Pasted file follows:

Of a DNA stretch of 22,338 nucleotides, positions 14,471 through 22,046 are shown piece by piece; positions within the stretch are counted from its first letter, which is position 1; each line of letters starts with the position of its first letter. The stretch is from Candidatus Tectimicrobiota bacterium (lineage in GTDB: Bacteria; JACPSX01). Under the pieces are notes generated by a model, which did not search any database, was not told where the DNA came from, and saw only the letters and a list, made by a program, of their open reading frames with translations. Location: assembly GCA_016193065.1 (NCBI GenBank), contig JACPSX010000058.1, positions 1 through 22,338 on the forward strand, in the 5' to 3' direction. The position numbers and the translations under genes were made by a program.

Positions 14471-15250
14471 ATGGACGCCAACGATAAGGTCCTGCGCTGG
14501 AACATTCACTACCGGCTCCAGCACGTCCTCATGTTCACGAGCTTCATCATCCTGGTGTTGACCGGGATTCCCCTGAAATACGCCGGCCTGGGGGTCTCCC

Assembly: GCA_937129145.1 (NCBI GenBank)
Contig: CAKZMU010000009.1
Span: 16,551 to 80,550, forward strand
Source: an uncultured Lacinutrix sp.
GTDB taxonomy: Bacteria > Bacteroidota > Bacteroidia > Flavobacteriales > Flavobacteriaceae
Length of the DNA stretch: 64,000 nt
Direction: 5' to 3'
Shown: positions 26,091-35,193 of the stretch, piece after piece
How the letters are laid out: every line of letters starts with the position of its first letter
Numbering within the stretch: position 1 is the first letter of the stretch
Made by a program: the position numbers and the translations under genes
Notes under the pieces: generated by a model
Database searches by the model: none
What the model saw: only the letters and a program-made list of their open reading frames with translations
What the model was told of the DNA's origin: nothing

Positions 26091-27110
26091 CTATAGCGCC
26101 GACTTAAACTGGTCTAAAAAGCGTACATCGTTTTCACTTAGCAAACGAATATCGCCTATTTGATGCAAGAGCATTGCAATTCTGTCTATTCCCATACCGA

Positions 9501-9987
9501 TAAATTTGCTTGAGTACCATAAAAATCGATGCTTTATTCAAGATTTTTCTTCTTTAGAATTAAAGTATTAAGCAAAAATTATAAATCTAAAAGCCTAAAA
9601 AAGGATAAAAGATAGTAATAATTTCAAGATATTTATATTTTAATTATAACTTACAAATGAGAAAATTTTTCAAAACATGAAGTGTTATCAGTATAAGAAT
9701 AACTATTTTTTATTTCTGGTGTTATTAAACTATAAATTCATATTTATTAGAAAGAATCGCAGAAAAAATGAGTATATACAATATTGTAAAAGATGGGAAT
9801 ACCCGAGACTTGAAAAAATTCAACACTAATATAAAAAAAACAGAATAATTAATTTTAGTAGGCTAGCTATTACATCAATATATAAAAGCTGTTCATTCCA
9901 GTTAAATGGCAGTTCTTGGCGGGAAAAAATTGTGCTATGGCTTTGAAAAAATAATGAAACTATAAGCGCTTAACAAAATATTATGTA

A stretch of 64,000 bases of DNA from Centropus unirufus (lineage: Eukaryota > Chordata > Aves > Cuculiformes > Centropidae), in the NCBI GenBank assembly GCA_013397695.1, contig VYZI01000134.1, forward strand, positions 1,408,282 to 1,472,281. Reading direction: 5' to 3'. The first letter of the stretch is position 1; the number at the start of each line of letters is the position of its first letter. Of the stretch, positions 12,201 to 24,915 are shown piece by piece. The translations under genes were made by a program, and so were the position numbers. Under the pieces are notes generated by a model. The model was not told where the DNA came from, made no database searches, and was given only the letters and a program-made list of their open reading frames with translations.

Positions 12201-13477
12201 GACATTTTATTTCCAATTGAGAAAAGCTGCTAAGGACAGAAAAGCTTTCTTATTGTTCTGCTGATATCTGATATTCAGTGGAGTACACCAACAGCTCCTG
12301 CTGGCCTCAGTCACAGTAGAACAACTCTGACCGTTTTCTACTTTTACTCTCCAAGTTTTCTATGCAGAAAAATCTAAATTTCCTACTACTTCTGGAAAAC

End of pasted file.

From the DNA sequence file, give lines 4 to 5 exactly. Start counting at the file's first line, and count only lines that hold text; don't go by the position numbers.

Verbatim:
14501 AACATTCACTACCGGCTCCAGCACGTCCTCATGTTCACGAGCTTCATCATCCTGGTGTTGACCGGGATTCCCCTGAAATACGCCGGCCTGGGGGTCTCCC

Assembly: GCA_937129145.1 (NCBI GenBank)